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February 21, 2005 -- An American soldier overseas is fuming over letters he received from Brooklyn middle-school children accusing GIs of destroying mosques and killing civilians in Iraq.
Pfc. Rob Jacobs of New Jersey said he was initially ecstatic to get a package of letters from sixth-graders at JHS 51 in Park Slope last month at his base 10 miles from the North Korea border.

That changed when he opened the envelope and found missives strewn with politically charged rhetoric, vicious accusations and demoralizing predictions that only a handful of soldiers would leave the Iraq war alive.

"It's hard enough for soldiers to deal with being away from their families, they don't need to be getting letters like this," Jacobs, 20, said in a phone interview from his base at Camp Casey.

"If they don't have anything nice to say, they might as well not say anything at all."

the teachers a sob if i do say so

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It couldn't be that

teachers are using their position of trust to further their political and sexual agenda could it? I've never heard of that before. Happy And you wonder why people hate Liberals. Look up treason in the dictionary. Do you think the Liberal teacher gave aid and comfort to the enemy?

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the kids are repeating

what they hear at home and from at school

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Probably an assignment from some...

faciast Ward Churchill wannabe.

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I'm assuming that...

since the article only mentioned that a fraction of the kids wrote negative letters... that those responsible for the students skewed views are the parents and not the teacher.
And I wonder how many of the 6th graders got rewarded by their parents for writing such letters.

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i would be willing to bet

the parents of the muslum kids rewarded them but then thats just my opinion
and the teacher had to have read them

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It's been reported that teachers were giving this out as

assignments to the kids. One teacher was fired for it. Nice isn't it? Our friendly left wing educational establishment.

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The questions becomes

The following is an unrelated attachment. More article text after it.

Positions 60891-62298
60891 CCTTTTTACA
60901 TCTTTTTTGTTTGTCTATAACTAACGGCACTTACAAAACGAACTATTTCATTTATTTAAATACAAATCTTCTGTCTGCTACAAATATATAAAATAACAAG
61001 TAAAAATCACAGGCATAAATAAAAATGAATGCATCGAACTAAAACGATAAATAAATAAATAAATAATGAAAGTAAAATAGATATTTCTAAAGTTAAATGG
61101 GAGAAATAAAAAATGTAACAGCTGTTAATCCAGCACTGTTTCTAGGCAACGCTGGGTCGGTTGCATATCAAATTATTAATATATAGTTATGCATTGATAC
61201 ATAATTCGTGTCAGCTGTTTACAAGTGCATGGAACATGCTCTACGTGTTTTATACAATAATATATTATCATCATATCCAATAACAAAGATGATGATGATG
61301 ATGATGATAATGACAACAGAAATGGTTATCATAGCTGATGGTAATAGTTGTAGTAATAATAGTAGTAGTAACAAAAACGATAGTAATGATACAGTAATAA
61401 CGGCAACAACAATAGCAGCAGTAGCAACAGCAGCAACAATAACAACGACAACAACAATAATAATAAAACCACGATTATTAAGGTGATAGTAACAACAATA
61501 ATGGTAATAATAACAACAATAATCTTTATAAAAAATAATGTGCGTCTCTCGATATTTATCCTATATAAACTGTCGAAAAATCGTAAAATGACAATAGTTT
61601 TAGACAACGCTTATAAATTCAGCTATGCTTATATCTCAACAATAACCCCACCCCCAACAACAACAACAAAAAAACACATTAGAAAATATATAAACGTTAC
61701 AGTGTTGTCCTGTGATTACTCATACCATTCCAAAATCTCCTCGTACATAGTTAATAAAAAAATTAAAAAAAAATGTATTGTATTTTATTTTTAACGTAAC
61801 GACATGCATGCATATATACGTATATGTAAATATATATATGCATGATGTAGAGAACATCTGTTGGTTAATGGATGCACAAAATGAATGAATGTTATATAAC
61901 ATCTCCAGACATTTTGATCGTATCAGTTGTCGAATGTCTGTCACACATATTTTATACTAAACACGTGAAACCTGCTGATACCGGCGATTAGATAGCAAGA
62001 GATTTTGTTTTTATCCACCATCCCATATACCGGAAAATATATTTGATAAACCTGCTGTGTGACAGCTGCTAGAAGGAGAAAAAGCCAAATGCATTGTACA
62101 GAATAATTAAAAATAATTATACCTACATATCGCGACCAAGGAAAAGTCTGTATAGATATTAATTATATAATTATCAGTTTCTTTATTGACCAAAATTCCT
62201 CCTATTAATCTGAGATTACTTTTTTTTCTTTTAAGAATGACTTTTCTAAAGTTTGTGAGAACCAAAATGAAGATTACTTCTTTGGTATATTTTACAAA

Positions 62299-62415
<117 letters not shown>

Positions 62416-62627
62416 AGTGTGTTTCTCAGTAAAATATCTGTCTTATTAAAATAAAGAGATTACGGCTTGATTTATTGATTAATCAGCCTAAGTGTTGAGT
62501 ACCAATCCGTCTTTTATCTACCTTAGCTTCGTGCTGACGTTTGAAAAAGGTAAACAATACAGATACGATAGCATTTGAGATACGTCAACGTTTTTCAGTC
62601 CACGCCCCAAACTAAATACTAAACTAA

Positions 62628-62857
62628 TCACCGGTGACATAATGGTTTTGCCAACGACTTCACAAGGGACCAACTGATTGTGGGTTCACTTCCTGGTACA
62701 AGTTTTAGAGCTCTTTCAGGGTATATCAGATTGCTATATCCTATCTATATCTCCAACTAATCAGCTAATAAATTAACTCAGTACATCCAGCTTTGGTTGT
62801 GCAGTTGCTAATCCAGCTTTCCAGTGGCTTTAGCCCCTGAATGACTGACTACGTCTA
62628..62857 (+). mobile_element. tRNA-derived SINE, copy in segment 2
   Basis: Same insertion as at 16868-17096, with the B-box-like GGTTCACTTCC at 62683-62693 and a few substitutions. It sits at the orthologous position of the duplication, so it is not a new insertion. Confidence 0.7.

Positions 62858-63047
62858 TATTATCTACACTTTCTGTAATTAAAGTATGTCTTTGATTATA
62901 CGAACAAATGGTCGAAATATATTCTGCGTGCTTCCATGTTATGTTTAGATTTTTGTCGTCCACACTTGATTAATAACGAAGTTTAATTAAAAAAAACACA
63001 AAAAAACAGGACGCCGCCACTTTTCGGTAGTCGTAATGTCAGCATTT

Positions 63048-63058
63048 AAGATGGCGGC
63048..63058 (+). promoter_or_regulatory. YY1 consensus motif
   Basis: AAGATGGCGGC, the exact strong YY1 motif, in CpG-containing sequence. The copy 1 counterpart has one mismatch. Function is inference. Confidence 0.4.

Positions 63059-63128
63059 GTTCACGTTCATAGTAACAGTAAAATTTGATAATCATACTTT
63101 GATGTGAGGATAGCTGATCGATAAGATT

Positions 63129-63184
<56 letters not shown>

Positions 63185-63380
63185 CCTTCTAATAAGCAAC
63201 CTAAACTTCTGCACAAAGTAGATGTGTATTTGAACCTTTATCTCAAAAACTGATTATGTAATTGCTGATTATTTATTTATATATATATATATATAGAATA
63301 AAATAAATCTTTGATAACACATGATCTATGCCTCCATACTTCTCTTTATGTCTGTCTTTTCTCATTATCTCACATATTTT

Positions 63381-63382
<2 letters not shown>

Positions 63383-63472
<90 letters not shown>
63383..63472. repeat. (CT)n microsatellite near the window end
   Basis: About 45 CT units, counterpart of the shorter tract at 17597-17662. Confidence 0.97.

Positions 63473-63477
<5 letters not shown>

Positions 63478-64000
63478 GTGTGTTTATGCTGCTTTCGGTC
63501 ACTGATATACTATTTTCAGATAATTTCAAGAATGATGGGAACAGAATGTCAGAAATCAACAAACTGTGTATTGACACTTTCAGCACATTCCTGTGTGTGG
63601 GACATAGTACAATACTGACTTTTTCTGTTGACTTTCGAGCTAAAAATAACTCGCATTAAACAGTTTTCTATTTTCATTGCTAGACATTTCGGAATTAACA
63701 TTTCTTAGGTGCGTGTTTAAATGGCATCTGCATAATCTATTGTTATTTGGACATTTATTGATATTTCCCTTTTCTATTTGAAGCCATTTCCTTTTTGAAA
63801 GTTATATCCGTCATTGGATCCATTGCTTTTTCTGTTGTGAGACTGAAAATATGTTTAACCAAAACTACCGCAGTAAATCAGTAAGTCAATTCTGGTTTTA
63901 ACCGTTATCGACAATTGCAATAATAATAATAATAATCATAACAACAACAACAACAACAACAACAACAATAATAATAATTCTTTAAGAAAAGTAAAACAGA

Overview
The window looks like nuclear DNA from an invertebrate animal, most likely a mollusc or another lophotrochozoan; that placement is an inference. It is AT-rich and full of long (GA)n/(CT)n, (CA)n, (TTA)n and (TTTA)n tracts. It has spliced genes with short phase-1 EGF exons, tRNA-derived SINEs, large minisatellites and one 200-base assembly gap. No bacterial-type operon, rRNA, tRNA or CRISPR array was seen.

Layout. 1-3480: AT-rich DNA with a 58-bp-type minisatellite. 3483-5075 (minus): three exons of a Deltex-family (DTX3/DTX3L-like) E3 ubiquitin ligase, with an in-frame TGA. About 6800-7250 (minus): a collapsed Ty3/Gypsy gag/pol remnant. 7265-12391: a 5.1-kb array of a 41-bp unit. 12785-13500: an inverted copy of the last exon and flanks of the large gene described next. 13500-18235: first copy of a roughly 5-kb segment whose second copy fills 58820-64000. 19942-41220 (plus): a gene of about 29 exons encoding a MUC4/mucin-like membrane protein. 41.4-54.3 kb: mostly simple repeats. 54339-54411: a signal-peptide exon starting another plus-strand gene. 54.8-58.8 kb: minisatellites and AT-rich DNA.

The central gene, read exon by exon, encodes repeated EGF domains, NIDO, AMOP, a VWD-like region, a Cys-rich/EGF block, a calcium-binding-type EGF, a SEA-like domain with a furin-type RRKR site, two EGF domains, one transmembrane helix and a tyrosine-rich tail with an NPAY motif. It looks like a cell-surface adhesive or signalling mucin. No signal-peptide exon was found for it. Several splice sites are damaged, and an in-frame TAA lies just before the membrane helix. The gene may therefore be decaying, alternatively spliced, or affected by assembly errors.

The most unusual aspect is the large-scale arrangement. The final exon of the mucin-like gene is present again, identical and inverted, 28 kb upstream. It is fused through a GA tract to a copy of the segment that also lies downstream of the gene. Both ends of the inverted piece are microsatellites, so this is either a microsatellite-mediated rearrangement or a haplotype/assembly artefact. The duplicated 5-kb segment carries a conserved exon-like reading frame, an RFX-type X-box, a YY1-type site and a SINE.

which assignments were to write letters or opinions, and accepted both good and bad, and which were urged directly or indirectly to write negatively.

In the linked article the principle was quoted as

"While we would never censor anything that our children write, we sincerely apologize for forwarding letters that were in any way inappropriate to Pfc. Jacobs. This assignment was not intended to be insensitive, but to be supportive of the men and women in service to our nation."

I guess that means he would have rather the letters be read and negative ones not sent with the rest.

We've had other articles where teachers appeared to refuse assignments that had views opposite the one they supported in class. The ones debated here were normally either policitally left, or downright anti-USA (not necessarily equilvalent things).

I'm not particularly surprised that One Muslim boy wrote: "Even thoe [sic] you are risking your life for our country, have you seen how many civilians you or some other soldier killed?"

His letter, which was stamped with a smiley face, went on: "I know your [sic] trying to save our country and kill the terrorists but you are also destroying holy places like Mosques."

I'm be willing to bet he heard that at home, relatives, and even at Mosque. It doesn't even mean the adults he heard were supporting terrorists, it just means they didn't like the war in Iraq.

My position on most items about that would probably differ from theirs, but as long as their not advocating violence against the USA or it's troops, that's allowed.

Even when I don't like it, and argue against expressions of it. Thats allowed to me.

In the past, I'm sure any such disapproving letters would have just have quietly disappeared from the pack. And probably the parents called for a conference too.

Now the question becomes, do we screen everything sent to and from soldiers and censor for moral damage as much as we do for security reasons?

We should keep our misgivings to debates here IMO. And perhaps parents, even ones that disagree with the war, should be sure to have their children understand regarding mail to troops be guided by the referenced old saw...... if you can't say anything good, just don't say anything. Hard to make children understand such while encouraging truth perhaps, but maybe it's time to revisit the civility of silence sometimes.



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